Optimizing light use efficiency and quality of indoor organically grown leafies with different lighting strategies

Vertical farming is experiencing significant growth, and the optimization of artificial lighting is essential for enhancing the sustainability of this growing system. Therefore, the aim of this study was to examine how light segmentation, the incorporation of a low-intensity lighting phase known as the light compensation point (LCP) instead of the traditional dark phase, and variations in the light spectrum impact the agricultural outcomes of organically cultivated leafy greens. In controlled growth chamber environments, a variety of leafy plant species (Spinacia oleracea L., Ocimum basilicum, Beta vulgaris L., Lactuca sativa L. cv. ‘Garrison’ and ‘Blade,’ Brassica rapa cv. ‘Japonica’ and ‘Chinensis,’ Brassica juncea cv. ‘Scarlet Frills’ and ‘Wasabina,’ Eruca sativa, and Perilla frutescens L.) were subjected to four light treatments with varying intensities and durations of lighting, while in a second experiment, five different spectral growing conditions were compared.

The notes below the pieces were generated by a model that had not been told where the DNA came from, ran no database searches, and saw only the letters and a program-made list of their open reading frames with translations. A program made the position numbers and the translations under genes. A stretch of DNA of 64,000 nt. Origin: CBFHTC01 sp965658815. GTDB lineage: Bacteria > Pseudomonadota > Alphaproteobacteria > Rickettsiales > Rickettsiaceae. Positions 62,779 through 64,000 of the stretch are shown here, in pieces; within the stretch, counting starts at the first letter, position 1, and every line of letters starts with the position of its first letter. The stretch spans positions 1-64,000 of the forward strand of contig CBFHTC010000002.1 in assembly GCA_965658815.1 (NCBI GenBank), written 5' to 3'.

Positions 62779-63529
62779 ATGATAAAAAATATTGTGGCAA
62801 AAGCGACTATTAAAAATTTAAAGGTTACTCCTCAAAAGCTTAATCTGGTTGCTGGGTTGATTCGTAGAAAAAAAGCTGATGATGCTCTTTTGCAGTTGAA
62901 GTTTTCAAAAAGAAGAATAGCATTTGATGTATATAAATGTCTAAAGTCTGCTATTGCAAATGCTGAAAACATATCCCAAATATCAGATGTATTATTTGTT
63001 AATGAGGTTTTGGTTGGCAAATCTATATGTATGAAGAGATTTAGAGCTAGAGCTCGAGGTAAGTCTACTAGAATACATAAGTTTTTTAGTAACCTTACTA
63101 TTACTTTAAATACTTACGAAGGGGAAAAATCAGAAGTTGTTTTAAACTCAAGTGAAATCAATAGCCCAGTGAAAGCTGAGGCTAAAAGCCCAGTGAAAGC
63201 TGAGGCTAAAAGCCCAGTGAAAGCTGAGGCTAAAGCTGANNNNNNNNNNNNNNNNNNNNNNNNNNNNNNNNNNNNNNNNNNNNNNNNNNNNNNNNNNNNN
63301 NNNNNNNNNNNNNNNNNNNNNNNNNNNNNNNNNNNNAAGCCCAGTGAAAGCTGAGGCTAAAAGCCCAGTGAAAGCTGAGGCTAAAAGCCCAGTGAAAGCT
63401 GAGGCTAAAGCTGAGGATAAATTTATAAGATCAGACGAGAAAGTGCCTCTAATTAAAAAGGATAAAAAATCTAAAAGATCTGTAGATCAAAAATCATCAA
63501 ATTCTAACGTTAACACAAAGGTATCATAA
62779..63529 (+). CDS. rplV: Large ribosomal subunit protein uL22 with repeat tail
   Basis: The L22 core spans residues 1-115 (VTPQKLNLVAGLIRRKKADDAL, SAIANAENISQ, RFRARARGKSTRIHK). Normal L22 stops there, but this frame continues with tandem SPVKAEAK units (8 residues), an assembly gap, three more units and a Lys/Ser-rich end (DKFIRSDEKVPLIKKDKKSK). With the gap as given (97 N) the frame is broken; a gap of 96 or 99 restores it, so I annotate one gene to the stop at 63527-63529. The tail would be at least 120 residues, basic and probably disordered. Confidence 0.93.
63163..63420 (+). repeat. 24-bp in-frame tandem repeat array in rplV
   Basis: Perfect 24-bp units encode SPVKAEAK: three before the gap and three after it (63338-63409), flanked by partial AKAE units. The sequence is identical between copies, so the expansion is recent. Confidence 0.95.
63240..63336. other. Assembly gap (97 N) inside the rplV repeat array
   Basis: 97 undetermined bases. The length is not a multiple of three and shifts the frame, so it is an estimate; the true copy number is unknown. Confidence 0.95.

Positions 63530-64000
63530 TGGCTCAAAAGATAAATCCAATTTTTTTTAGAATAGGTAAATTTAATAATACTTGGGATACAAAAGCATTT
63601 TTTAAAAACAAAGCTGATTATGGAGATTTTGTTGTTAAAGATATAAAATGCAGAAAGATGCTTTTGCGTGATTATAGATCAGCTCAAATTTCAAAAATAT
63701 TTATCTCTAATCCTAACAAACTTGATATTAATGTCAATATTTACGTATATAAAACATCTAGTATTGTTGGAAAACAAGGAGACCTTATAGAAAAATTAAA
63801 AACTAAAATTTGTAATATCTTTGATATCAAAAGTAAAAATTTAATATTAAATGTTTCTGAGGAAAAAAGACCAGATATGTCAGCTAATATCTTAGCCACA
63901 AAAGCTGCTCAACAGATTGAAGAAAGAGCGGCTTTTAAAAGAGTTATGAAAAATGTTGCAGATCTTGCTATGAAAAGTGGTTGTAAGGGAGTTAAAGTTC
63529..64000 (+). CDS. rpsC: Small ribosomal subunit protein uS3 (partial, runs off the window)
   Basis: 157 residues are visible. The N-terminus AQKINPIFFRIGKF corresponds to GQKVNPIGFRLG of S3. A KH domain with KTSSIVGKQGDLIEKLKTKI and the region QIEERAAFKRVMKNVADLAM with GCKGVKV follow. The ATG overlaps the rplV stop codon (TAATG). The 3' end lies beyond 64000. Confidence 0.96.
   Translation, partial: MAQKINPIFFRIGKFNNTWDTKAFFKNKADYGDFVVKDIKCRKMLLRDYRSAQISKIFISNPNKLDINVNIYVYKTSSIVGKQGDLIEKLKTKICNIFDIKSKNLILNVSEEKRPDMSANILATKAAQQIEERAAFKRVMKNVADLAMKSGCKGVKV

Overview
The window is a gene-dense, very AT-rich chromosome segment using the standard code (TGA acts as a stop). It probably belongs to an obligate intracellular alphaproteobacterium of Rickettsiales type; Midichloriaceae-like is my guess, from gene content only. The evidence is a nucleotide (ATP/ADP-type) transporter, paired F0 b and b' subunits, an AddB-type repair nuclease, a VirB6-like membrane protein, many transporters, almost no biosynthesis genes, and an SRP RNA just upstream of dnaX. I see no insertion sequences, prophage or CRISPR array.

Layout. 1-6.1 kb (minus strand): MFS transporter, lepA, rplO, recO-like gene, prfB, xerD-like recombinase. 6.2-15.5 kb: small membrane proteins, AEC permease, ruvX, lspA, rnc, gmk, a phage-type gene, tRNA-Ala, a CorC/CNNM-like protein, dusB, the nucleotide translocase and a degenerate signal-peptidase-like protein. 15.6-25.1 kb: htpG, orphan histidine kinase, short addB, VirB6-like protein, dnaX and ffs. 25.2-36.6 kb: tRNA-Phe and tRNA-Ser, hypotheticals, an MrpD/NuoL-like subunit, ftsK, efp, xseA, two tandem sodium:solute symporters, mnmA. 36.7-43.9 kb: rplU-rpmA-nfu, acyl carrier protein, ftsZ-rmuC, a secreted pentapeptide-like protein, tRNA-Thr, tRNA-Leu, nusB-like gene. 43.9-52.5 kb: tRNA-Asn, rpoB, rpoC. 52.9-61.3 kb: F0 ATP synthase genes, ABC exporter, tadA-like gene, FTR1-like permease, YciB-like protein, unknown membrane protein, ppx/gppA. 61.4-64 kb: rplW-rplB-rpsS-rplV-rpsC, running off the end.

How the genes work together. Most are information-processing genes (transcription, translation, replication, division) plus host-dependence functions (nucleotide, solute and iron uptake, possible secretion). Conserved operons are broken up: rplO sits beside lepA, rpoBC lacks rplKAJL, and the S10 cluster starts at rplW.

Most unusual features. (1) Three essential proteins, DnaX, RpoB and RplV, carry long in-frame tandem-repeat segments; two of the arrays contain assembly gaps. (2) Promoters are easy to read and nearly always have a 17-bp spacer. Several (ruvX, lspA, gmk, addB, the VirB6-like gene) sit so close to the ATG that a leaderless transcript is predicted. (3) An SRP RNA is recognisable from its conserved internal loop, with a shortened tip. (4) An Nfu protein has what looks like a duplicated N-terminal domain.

Irrespective of the plant species, shortening the length of the diel cycle by extending the cumulative daily lighting to 20–24 h per day (5L/1N [5 h at 261 µmol m−2 s−1 + 1 h darkness for a total of 20 h of light per day] and 5L/1LCP [5 h at 256 µmol m−2 s−1 + 1 h LCP at 20 µmol m−2 s−1 for a total of 24 h of light per day]) led to an average increase of +12% in height, fresh weight (+16%), dry weight (+23%), and specific leaf weight (+11%), compared to the control plants (18L/6N; 18 h at 289 µmol m−2 s−1 + 6 h darkness) and 6L/6LCP plants (6 h at 418 µmol m−2 s−1 + 6 h LCP at 20 µmol m−2 s−1 for a total of 24 h of light per day) during the first harvest.

This also resulted in better light utilization, expressed as increased fresh (+16%) and dry (+24%) biomass per mol of light received. Conversely, the studied light spectral treatments had no effect on the growth parameters of the four selected species. In conclusion, our study showed that reducing light intensity while extending the photoperiod could potentially represent a cost-effective LED strategy for the indoor cultivation of organically or conventionally grown leafy greens.

Boucher, L.; Nguyen, T.-T.-A.; Brégard, A.; Pepin, S.; Dorais, M. Optimizing Light Use Efficiency and Quality of Indoor Organically Grown Leafy Greens by Using Different Lighting Strategies. Agronomy 2023, 13, 2582. https://doi.org/10.3390/agronomy13102582

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